Video Library

How do Clinicians treat NMO?

Published on April 2, 2010

Dean Wingerchuk, MD – Mayo Clinic:

I think it’s helpful to consider different types of therapy for NMO in different categories. For example, there’s treatment of individual attacks, treatment and prevention of relapses and then treatment of symptoms. When a person has an attack of NMO most of the time treatment is with steroids, IV infusions of steroids and sometimes with a treatment called plasma exchange which is meant to filter the plasma, the liquid part of blood and presumably remove antibodies and other factors that were causing the relapse and improving the person’s function.

That secondary of treatment, which is prevention is extremely important in NMO, because we think that by successfully preventing relapses or attacks, we should be able to keep people stable and even give them a chance to improve from any damage that was done from their prior attacks. Currently most therapies for neuromyelitis optica that are preventative in nature are immune suppressants.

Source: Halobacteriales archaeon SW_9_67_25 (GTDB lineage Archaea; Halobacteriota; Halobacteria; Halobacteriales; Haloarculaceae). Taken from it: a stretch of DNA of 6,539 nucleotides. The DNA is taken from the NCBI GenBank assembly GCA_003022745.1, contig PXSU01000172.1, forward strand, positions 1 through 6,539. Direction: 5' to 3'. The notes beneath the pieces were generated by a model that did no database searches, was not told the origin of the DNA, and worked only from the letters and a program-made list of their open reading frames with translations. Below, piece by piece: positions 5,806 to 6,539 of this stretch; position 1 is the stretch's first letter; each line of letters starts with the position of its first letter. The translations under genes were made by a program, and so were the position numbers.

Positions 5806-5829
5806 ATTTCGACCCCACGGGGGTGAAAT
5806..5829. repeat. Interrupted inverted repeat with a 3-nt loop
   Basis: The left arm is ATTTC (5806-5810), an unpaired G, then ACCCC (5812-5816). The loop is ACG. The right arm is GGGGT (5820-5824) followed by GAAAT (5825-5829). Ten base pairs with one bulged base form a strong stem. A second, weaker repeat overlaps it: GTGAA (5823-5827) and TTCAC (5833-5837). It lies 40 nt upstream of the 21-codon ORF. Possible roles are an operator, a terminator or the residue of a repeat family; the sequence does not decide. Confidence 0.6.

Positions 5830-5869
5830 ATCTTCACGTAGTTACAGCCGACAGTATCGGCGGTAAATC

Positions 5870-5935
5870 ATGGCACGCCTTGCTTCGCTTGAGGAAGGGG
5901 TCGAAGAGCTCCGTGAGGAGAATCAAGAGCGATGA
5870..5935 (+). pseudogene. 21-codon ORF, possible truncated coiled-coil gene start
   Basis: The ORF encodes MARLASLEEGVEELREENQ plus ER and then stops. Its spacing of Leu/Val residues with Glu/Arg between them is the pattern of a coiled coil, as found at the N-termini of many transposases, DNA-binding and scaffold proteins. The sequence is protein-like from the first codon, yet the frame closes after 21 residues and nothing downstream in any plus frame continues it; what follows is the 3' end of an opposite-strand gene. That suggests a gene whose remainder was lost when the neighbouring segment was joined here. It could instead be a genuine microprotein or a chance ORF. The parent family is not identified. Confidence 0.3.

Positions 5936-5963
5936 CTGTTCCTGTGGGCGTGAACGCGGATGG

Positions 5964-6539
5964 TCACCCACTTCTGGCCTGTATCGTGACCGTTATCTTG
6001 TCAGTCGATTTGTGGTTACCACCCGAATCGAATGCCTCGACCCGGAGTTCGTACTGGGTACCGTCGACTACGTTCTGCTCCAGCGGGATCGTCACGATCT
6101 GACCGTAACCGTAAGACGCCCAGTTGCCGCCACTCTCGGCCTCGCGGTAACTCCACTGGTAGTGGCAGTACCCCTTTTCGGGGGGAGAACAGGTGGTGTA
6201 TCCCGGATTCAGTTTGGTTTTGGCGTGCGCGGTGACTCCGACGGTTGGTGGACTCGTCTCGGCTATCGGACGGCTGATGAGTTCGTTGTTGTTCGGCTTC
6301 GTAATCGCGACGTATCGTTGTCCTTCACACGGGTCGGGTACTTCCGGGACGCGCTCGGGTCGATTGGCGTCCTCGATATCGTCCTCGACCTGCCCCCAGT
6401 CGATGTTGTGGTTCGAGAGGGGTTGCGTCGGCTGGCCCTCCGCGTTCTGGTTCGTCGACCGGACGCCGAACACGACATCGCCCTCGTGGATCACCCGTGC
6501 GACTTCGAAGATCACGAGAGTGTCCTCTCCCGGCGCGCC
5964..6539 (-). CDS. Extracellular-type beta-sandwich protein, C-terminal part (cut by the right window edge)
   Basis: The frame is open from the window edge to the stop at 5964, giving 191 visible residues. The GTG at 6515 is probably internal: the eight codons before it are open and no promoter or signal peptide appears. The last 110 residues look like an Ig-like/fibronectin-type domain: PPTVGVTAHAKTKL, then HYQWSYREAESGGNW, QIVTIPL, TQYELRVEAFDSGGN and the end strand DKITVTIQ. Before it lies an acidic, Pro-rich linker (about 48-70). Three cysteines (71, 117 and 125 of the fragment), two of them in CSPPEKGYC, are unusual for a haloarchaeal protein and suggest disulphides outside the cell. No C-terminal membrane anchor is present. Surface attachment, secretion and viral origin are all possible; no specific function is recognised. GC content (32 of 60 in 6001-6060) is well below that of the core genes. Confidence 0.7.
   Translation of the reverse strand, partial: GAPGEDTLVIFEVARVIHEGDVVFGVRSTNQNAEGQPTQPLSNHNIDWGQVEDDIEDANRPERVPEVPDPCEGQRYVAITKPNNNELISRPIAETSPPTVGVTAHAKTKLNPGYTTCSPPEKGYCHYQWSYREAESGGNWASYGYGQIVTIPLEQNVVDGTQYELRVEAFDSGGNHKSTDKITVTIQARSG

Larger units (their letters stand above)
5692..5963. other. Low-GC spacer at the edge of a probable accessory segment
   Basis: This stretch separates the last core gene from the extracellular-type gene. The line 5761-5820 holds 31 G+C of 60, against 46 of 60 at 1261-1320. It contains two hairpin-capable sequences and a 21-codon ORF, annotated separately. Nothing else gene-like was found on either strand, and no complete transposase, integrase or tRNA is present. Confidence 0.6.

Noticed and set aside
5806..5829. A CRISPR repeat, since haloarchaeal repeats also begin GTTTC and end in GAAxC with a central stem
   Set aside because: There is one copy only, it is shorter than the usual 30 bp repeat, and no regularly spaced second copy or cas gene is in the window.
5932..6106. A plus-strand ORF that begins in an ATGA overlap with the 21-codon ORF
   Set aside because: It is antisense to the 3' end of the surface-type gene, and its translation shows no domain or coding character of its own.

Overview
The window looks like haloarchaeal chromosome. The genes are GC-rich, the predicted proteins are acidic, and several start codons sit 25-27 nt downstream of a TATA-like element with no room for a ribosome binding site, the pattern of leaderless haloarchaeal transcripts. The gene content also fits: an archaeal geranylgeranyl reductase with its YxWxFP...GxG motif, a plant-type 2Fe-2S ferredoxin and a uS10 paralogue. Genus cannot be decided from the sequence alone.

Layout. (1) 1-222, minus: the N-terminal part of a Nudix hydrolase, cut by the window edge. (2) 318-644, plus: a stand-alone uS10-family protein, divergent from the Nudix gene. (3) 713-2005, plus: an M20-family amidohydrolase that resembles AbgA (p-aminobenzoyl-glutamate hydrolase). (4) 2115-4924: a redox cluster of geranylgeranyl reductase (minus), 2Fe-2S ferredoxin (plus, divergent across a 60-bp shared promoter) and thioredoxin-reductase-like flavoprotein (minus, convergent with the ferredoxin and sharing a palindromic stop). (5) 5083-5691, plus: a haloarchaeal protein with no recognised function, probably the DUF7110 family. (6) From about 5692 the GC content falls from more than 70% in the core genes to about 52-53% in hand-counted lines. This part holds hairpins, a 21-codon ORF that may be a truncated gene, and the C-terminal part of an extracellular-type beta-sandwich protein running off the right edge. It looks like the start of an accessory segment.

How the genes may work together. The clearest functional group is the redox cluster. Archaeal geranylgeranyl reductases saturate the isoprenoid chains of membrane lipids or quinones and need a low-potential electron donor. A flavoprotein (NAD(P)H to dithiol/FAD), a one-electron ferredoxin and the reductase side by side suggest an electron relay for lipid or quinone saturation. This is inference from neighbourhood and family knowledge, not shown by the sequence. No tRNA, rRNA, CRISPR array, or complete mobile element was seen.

They’re meant to target some arm of the immune system that we think is causing damage in NMO, especially the antibody that’s associated with the disease and there are different types of therapies that appear to be able to do that. These include IV therapies such as rituximab and oral immune suppressant agents, such as azathioprine or mycophenolate.

None of these treatments have been approved by the FDA, but based on experience and collections of series from different hospitals throughout the world, we have a pretty good idea that these medications do make a difference. The third area of treatment is treatment of symptoms. So this could be visual loss, weakness, spasticity, or bladder problems, and these can be treated at any time during the illness, whether it’s in the context of a relapse or after the relapse has recovered.


Posted in

Leave a Comment

More Videos from

Can Tissues injured by NMO be repaired (Regeneration/Remyelination)?

The short answer is yes. The long answer is we don't know how that happens...after a patient relapses and we suppress the inflammation

Currently how is NMO/NMOSD best diagnosed?

Since the discovery of the APQ-4 antibody in 2004 the spectrum of NMO has dramatically changed and evolved to what we now consider NMOSD.

Do NMO treatments have dangerous side effects?

In NMO, the immune system is too active, so all of our treatments are really directed at decreasing the immune system.

Does spinal cord damage occur in NMO?

Spinal cord damage occurs in all patients with NMO, because it's one of the essential diagnostic criteria for NMO.